Sharks
Dec 15, 2021 - Sep 4, 2023
Ticket: $28.00*
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To be great is to be misunderstood. Older than dinosaurs—and more threatened than threatening—sharks are spectacular, surprising, and often misunderstood. Discover the incredible diversity of this ancient and fascinating group of fishes.

The new exhibition Sharks features dozens of life-sized models ranging from 33 feet to 5.5 inches long, fossils from the Museum’s collections, touch-free interactive exhibits that challenge visitors to hunt like a hammerhead, and more for visitors of all ages.

Ancient Sharks

Around 450 million years ago, one branch of fishes—ancient relatives of shark—split off from the rest. Unlike most fishes, which have bony skeletons, this branch of the tree has skeletons made of cartilage.

Come face-to-face with a life-sized model of megalodon, the biggest predatory fish of all time, and see fossils of other extinct species, including Helicoprion, nicknamed the buzzsaw shark.

Teeth and Jaws

Humans replace our “baby” teeth just once. But sharks replace their teeth every few weeks, over and over, for their entire lives.

Explore an array of 12 casts of jaws and teeth of various shark species, from a great white shark’s serrated teeth for hunting seals to a zebra shark’s small, sharp teeth, specialized to chew though shells.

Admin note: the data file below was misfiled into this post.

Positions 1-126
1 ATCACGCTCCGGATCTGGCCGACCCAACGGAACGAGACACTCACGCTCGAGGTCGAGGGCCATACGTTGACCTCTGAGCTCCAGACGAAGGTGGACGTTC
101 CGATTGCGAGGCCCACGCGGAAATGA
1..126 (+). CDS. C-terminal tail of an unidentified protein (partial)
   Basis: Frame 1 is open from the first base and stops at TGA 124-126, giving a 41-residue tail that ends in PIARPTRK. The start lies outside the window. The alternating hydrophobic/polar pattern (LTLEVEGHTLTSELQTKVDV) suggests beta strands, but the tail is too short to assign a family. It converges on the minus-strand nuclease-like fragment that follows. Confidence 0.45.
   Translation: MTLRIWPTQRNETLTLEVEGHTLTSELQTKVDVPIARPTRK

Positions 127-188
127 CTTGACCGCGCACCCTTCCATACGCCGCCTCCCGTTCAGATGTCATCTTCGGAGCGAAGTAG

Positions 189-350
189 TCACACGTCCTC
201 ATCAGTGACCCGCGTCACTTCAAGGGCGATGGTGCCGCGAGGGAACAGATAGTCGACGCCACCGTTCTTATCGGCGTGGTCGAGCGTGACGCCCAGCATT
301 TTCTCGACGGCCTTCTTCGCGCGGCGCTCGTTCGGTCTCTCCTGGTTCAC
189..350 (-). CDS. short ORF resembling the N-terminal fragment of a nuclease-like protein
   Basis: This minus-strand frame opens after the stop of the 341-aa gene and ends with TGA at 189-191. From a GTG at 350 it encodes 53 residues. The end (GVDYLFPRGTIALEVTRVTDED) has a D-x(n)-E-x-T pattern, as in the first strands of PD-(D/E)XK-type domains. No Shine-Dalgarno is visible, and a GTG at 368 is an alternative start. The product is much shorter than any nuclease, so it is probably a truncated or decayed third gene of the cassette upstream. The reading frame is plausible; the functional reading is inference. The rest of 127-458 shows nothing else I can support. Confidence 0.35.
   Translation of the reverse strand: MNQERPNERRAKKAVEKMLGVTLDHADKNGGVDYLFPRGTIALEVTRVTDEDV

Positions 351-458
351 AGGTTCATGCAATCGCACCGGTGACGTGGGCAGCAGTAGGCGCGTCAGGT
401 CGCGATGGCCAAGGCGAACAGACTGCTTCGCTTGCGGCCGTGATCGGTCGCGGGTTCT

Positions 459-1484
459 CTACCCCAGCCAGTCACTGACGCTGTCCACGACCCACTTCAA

Biggest to Smallest Sharks

The biggest fish in the world is a shark—but other sharks are tiny. Why? The size of each species depends on how it evolved and adapted to its environment.

Discover why whale sharks achieve enormous sizes, and see models of the smallest shark species that live deep in the sea and make their own light—both so small you could hold one in your hand.

Super Sensors

Sharks, rays, skates, and chimaeras have evolved some extraordinary sensing abilities. They can even detect things humans aren’t aware of—including electromagnetic fields and the direction of very low-frequency sounds.

Find out how swell sharks use their glowing patterns in dimly lit water, and see a largetooth sawfish blade, which has sensors that help sharks and relatives detect prey using electroreception.
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